Thursday, September 29, 2016

EEOC To Collect Summary Pay Data

First Collection will be in March 2018

WASHINGTON – The U.S. Equal Employment Opportunity Commission (EEOC) today announced that starting March 2018, it will collect summary employee pay data from certain employers. The new data will improve investigations of possible pay discrimination, which remains a contributing factor to persistent wage gaps. The summary pay data will be added to the annual Employer Information Report or EEO-1 report that is coordinated by the EEOC and the Department of Labor’s Office of Federal Contract Compliance Programs (OFCCP). OFCCP collects data from federal contractors and subcontractors.   

"More than 50 years after pay discrimination became illegal it remains a persistent problem for too many Americans," said EEOC Chair Jenny R. Yang. "Collecting pay data is a significant step forward in addressing discriminatory pay practices. This information will assist employers in evaluating their pay practices to prevent pay discrimination and strengthen enforcement of our federal anti-discrimination laws."

"Collecting data is a critical step in delivering on the promise of equal pay," said U.S. Secretary of Labor Thomas E. Perez. "Better data will not only help enforcement agencies do their work, but it helps employers to evaluate their own pay practices to prevent pay discrimination in their workplaces."

EEOC is committed to providing support for employers as they transition to reporting summary pay data on the new EEO-1 report. In response to public comments, the first deadline for the new 2017 EEO-1 report will be March 31, 2018, which gives employers 18 months to prepare. This revision does not impact the 2016 EEO-1 report, which is due on September 30, 2016 and is unchanged.

Private employers including federal contractors and subcontractors with 100 or more employees will report summary pay data. Under no circumstances should employers report individual pay or salaries or any personally identifiable information.

Federal contractors and subcontractors with 50–99 employees will not report summary pay data, but they will continue to report employees by job category as well as by sex, ethnicity, and race as they do now. Employers with 99 or fewer employees and Federal contractors and subcontractors with 49 or fewer employees will not be required to complete the EEO-1 report as is current practice.

EEOC will offer free webinars for interested employers and stakeholders on October 20 and October 26, 2016. Technical assistance also will be available through the EEOC’s hotline and email. For more information, see https://www.eeoc.gov/employers/eeo1survey/2017survey.cfm.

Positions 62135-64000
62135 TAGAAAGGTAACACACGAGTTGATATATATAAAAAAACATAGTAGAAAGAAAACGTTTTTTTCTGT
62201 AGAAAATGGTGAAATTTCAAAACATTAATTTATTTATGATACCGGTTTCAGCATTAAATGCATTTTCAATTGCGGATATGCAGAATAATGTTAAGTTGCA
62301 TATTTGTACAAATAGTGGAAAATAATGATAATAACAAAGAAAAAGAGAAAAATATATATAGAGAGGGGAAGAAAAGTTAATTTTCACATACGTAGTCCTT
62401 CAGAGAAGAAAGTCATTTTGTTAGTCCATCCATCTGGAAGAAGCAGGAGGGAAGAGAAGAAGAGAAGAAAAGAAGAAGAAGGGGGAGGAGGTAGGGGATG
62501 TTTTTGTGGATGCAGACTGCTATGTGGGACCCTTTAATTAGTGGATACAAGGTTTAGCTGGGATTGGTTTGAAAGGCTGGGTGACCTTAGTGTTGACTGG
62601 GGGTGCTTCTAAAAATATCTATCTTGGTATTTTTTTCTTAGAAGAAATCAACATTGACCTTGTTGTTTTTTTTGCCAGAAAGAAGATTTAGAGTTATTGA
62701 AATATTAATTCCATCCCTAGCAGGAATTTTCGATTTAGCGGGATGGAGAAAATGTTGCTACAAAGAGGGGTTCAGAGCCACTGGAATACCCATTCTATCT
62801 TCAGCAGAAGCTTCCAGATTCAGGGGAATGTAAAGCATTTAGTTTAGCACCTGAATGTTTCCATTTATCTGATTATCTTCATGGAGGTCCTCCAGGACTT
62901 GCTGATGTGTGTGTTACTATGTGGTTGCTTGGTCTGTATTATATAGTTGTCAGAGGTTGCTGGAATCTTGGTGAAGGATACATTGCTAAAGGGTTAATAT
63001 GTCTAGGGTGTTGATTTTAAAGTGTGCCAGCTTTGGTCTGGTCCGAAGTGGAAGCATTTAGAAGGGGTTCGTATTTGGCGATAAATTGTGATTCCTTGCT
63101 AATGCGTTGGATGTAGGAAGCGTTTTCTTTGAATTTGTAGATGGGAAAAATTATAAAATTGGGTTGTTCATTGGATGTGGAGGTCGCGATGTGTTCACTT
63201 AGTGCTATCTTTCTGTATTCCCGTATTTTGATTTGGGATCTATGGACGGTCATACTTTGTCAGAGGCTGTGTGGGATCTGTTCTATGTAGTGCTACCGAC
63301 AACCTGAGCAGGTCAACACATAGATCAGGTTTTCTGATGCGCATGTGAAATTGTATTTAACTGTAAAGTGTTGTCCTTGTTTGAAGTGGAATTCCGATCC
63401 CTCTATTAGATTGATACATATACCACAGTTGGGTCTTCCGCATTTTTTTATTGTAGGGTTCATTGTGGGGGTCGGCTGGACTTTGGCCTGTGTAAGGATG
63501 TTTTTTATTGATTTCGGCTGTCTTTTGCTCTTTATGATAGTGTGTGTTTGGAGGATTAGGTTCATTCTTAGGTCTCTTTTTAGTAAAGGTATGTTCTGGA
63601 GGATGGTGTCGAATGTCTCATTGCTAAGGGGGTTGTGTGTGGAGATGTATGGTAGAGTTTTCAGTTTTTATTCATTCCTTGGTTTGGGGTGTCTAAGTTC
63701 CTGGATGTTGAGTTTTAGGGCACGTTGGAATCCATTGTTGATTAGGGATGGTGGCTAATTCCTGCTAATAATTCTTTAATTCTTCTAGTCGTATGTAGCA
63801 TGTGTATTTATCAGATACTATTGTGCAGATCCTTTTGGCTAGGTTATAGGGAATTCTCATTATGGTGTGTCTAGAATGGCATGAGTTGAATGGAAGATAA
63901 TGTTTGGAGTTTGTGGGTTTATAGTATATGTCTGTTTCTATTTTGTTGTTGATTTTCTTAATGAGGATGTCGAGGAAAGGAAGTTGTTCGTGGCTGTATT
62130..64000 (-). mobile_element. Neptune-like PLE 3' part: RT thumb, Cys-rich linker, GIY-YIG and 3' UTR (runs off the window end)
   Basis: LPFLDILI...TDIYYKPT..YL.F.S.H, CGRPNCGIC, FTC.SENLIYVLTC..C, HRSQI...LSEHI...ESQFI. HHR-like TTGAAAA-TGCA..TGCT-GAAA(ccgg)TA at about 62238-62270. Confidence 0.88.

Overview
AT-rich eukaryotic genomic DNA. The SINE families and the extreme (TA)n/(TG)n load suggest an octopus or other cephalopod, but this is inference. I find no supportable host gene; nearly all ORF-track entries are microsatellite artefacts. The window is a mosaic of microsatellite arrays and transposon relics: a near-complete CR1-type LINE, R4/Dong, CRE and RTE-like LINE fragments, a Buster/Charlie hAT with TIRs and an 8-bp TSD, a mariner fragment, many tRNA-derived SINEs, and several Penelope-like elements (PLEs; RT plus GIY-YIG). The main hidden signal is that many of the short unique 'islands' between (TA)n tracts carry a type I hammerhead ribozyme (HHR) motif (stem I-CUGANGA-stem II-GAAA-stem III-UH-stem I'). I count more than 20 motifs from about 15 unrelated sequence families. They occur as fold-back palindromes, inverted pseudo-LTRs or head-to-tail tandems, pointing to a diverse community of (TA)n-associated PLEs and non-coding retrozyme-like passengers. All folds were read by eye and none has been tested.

EEOC News Released September 29, 2016

Wednesday, September 28, 2016

E-Verify Form I-9 Reminder

On August 25, the Office of Management and Budget (OMB) approved a revised Form I-9, Employment Eligibility Verification. USCIS must publish a revised form by November 22, 2016. Employers may continue using the current version of Form I-9 with a revision date of 03/08/2013 N until January 21, 2017. After January 21, 2017, all previous versions of Form I-9 will be invalid.

Thursday, September 22, 2016

Establishing a Minimum Wage for Contractors, Notice of Rate Change in Effect as of January 1, 2017

The Wage and Hour Division (WHD) of the U.S. Department of Labor (the Department) is issuing this notice to announce the applicable minimum wage rate to be paid to workers performing work on or in connection with Federal contracts covered by Executive Order 13658, beginning January 1, 2017.

Executive Order 13658, Establishing a Minimum Wage for Contractors (the Executive Order or the Order), was signed by President Barack Obama on February 12, 2014, and raised the hourly minimum wage paid by contractors to workers performing work on covered Federal contracts to: $10.10 per hour, beginning January 1, 2015; and beginning January 1, 2016, and annually thereafter, an amount determined by the Secretary of Labor in accordance with the methodology set forth in the Order. See 79 FR 9851. The Secretary's determination of the Executive Order minimum wage rate also affects the minimum hourly cash wage that must be paid to tipped employees performing work on or in connection with covered contracts. See 79 FR 9851-52. The Secretary is required to provide notice to the public of the new minimum wage rate at least 90 days before such rate is to take effect. See 79 FR 9851. The applicable minimum wage under Executive Order 13658 is currently $10.15 per hour, in effect since January 1, 2016. See 80 FR 55646. The applicable minimum cash wage that generally must be paid to tipped employees performing work on or in connection with covered contracts is currently $5.85 per hour, in effect since January 1, 2016. Id.

Pursuant to Executive Order 13658 and its implementing regulations at 29 CFR part 10, notice is hereby given that beginning January 1, 2017, the Executive Order minimum wage rate that generally must be paid to workers performing work on or in connection with covered contracts will increase to $10.20 per hour. Notice is also hereby given that, beginning January 1, 2017, the required minimum cash wage that generally must be paid to tipped employees performing work on or in connection with covered contracts will increase to $6.80 per hour.

A Notice by the Labor Department on 9/20/16